Ultrasound biomicroscopy picture in case of anterior megalophthalmos: The similar images taken of both eyes show the really deep anterior hall and central lens opacities

Significant iridodonesis was observed, but phacodonesis was not detected. Central opacity was observed in the lens in both eyes, of which ultrasound biomicroscopy images were taken [Fig. 6]. The thicknesses of the lens were 3.61 and 3.43 mm in the right and left eye, measured with ultrasound biomicroscopy.

Indirect gonioscopy detected wide ciliary band, dense pigmentation was observed on the trabecular meshwork in both eyes [Fig. 7].

Figure 7
Figure 7:
Wide ciliary ring can be observed on both eyes with indirect gonioscopy

The axial length was 28.4 mm in the right eye and 29.06 mm in the left, the vitreous index (vitreous length/axial length x100) was 61.8% in the right eye and 62.5% in the left eye. Intraocular pressure was within normal interval in both eyes. No fundus deviation was found.

Discussion

Only few readings have been published on anterior megalophthalmos in literature. Among the image scanning methods, only ultrasound biomicroscopy examinations have been performed so far.[3] During Scheimpflug imaging used by us, the lens of the device is tilted relative to the film plane, so the lens plane, film plane, and the plane of focus are not parallel to one another. The 3 planes intersect in a common straight line. Due to this configuration, anterior segment structures (lying in the same plane of focus) from the corneal surfaces to surface of the lens can be sharply focused. This type of imaging causes distortion of measurements in the photographs. The high-resolution Scheimpflug system used by us automatically corrects data of the anterior and posterior corneal surfaces for optical and geometric distortion, so all data presented by Pentacam HR are valid.

The anterior segment rotating Scheimpflug camera rotates along the optical axis of the eye. This device uses 475 nm monochromatic blue light for imaging, the camera captures 25, 50, or 100 scans in 2 seconds with 2760 measuring points. The software allows for automatic analysis of the anterior segment, anterior and posterior topography of the cornea, pachymetry, calculation of the chamber angle, volume, chamber height (anterior chamber depth), and analysis of the lens. Finally, the instrument creates a 3D model of the anterior segment.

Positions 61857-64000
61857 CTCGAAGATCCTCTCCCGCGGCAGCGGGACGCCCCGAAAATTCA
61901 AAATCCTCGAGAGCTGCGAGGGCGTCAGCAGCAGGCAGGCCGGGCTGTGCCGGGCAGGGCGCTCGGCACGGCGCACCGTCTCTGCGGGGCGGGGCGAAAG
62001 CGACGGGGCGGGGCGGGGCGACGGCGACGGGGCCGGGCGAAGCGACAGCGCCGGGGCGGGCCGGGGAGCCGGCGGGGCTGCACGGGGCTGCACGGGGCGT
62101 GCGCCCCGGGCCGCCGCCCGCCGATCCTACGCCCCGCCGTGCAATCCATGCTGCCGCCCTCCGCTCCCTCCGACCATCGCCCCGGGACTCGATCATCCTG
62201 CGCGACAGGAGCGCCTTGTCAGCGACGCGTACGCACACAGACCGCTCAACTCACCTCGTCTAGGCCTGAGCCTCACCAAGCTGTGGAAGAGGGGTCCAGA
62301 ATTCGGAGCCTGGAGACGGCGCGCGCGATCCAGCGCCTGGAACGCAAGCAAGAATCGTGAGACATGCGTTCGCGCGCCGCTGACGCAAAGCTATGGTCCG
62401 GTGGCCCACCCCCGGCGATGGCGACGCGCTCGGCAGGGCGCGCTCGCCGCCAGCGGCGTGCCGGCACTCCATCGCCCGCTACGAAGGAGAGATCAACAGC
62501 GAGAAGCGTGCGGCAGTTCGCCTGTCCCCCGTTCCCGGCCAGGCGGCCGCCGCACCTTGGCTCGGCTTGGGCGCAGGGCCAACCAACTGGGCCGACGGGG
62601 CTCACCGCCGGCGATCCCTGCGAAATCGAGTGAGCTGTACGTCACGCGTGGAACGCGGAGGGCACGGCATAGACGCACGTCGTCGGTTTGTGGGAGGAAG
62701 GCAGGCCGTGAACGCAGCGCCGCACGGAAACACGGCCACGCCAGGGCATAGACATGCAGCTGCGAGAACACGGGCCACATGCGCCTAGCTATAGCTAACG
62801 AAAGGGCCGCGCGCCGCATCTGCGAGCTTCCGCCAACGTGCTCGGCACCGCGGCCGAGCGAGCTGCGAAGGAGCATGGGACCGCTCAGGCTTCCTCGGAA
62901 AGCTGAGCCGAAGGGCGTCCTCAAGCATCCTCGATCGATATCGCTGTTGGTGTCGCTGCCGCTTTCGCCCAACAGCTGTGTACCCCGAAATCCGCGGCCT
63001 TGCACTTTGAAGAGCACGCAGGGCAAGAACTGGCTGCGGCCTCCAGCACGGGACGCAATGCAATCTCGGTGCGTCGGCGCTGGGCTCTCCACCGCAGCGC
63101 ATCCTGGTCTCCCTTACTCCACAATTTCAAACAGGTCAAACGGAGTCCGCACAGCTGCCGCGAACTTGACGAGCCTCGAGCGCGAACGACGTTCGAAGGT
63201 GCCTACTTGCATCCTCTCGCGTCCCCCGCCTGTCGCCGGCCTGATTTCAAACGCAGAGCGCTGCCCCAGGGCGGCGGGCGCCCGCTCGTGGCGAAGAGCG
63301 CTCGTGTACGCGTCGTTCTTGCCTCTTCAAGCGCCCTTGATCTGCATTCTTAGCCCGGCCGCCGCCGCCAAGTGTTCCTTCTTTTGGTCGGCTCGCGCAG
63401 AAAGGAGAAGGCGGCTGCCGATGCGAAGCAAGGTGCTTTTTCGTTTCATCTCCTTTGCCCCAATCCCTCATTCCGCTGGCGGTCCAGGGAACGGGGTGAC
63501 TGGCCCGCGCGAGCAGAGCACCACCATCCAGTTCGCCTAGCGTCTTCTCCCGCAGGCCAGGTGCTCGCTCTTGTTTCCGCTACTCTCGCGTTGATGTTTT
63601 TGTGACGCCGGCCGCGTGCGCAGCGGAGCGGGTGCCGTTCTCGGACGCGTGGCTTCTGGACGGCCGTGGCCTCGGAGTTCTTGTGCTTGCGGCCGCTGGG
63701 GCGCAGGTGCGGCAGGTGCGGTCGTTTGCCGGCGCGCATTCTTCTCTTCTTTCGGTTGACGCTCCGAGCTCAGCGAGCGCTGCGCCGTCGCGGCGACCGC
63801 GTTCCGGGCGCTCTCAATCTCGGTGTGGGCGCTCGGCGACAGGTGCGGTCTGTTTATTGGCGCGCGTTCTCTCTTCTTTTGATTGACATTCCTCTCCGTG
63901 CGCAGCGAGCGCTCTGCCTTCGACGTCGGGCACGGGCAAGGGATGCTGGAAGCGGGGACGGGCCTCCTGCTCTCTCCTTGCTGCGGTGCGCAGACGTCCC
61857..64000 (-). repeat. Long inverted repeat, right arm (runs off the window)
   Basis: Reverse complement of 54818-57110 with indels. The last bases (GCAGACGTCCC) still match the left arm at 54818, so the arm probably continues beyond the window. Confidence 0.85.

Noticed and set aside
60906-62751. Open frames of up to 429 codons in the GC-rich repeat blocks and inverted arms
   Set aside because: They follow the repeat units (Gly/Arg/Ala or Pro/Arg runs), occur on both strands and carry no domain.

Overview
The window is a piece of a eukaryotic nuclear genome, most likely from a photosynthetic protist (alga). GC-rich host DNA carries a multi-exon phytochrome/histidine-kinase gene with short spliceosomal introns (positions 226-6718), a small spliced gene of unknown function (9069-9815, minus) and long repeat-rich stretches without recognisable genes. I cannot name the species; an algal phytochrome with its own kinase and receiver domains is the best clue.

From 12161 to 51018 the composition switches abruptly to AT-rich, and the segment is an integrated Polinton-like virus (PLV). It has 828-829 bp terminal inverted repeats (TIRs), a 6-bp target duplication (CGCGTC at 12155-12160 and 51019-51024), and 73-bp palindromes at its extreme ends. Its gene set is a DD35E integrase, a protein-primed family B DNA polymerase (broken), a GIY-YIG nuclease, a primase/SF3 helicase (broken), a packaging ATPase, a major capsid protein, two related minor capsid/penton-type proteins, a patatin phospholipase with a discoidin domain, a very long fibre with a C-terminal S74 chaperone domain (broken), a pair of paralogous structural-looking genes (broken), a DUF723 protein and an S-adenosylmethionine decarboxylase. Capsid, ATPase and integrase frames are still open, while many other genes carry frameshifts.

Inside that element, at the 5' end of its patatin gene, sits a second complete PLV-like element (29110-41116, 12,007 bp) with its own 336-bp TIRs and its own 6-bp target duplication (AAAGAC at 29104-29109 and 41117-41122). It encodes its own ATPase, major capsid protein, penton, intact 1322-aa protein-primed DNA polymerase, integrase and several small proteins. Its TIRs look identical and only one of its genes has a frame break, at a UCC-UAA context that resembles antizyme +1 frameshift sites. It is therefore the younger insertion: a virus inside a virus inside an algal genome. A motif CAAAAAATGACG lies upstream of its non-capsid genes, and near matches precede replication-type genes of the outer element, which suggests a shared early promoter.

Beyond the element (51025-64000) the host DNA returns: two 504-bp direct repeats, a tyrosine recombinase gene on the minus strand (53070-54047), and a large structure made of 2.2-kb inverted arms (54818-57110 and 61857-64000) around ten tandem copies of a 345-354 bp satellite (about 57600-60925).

Scheimpflug analysis demonstrates clearly that the cornea is uniformly thinner than the normal and aberrometric values, such as spherical aberration are high. The depth of anterior chamber and also the angle of the chamber can be observed with Pentacam HR. We would like to demonstrate that all anterior segment parameters can be obtained with an easy, noncontact device.

In many cases, anterior megalophthalmos involves cataract, as in our case, too. Beside central lens opacities, our patient had relatively good and acceptable visual acuity, so no cataract surgery was needed. In these cases, the application of a cataract surgery and precise biometry is rather complicated.[68] Beside cataract surgery, a few study reported photorefractive keratectomy[9] performed in case of anterior megalophthalmos and penetrating keratoplasty conducted due to a developed bullous keratopathy.[10]

In summary, anterior megalophthalmus is a rare disease affecting the whole anterior segment, in whose detailed description Scheimpflug imaging can play an important role.

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2. Duke-Elder SDuke-Elder S. Anomalies of the size of the cornea: Anterior megalophthalmos System of Ophthalmology. Normal and Abnormal Development; Congenital Deformities. 1964;3(pt 2) St. Louis, MO CV Mosby:498–505
3. Kuchenbecker J, Behrens-Baumann W. Ciliary body dysplasia in megalophthalmos anterior diagnosed using ultrasound biomicroscopy Eye. 2002;16:638–9
4. Turaçli ME, Tekeli O. Anterior megalophthalmos with pigmentary glaucoma Graefes Arch Clin Exp Ophthalmol. 2005;243:1066–8
5. Ahmadieh H, Banaee T, Javadi MA, Jafarinasab MR, Yazdani S, Sajjadi H. Vitreoretinal disorders in anterior megalophthalmos Jpn J Ophthalmol. 2006;50:515–23
6. Smillie JW. Cataract surgery in megalocornea: Report of case of two extractions and review of cases since 1931 Arch Ophthalmol. 1955;54:217–20
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    8. Lee GA, Hann JV, Braga-Mele R. Phacoemulsification in anterior megalophthalmos J Cataract Refract Surg. 2006;32:1081–4
    9. Gallyas E, Hidasi V, Ferincz I, Kolozsvári L. Photorefractive keratectomy in megalophthalmos anterior J Refract Surg. 2006;22:408–11
    10. Hamilton RS, Passons G, Hamilton WH. Penetrating keratoplasty in megalophthalmos Ann Ophthalmol. 1984;16:724–6 l

    Source of Support: Nil.

    Conflict of Interest: No.

    Keywords:

    Anterior megalophthalmos; Scheimpflug imaging; topography

    © 2013 Indian Journal of Ophthalmology | Published by Wolters Kluwer – Medknow